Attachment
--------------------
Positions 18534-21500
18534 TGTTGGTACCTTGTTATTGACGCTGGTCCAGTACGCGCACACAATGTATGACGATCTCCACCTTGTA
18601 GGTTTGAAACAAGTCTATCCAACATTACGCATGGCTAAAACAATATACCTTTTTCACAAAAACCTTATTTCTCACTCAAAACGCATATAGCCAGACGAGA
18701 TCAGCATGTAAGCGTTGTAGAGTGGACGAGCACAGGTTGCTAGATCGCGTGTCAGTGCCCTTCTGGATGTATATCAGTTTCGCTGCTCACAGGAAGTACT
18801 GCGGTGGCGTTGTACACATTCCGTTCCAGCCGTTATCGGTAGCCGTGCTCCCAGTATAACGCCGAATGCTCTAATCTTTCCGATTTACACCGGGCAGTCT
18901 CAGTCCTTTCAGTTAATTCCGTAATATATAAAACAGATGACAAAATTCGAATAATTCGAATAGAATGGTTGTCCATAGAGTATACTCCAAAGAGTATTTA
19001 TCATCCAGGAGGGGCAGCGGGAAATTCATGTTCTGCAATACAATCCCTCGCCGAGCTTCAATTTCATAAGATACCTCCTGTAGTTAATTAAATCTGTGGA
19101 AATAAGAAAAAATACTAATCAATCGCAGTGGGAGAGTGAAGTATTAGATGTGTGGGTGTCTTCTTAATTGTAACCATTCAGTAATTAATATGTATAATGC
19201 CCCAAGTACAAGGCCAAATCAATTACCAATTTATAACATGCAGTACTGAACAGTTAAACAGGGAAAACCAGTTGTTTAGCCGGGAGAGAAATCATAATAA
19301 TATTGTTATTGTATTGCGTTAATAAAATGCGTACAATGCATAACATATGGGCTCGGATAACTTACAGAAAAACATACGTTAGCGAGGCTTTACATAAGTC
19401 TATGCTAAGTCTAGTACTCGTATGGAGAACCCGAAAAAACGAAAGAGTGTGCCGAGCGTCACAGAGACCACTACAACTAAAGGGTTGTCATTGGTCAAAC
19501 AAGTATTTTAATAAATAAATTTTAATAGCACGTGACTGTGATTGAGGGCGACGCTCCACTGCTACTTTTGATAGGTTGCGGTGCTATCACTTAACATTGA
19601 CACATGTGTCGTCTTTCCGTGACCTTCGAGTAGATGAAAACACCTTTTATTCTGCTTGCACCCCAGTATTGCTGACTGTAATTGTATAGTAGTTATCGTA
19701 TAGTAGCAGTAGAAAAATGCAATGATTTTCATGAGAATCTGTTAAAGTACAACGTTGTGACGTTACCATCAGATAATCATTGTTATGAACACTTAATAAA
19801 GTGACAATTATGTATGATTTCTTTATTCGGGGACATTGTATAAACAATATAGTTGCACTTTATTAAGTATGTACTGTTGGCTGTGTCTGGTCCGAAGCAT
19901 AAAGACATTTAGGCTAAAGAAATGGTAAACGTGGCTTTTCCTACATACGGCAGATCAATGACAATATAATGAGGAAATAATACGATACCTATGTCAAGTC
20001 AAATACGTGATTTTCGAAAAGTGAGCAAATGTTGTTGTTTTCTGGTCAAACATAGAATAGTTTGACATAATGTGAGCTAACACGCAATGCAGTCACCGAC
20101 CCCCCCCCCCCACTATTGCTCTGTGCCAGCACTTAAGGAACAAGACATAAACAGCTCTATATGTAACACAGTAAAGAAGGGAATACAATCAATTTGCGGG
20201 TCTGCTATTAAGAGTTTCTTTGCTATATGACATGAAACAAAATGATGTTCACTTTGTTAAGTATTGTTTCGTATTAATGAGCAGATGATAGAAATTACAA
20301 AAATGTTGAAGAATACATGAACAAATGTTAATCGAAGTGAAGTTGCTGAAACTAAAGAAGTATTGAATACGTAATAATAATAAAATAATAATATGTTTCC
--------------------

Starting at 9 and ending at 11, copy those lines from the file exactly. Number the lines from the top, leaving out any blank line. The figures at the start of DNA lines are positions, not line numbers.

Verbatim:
19201 CCCAAGTACAAGGCCAAATCAATTACCAATTTATAACATGCAGTACTGAACAGTTAAACAGGGAAAACCAGTTGTTTAGCCGGGAGAGAAATCATAATAA
19301 TATTGTTATTGTATTGCGTTAATAAAATGCGTACAATGCATAACATATGGGCTCGGATAACTTACAGAAAAACATACGTTAGCGAGGCTTTACATAAGTC
19401 TATGCTAAGTCTAGTACTCGTATGGAGAACCCGAAAAAACGAAAGAGTGTGCCGAGCGTCACAGAGACCACTACAACTAAAGGGTTGTCATTGGTCAAAC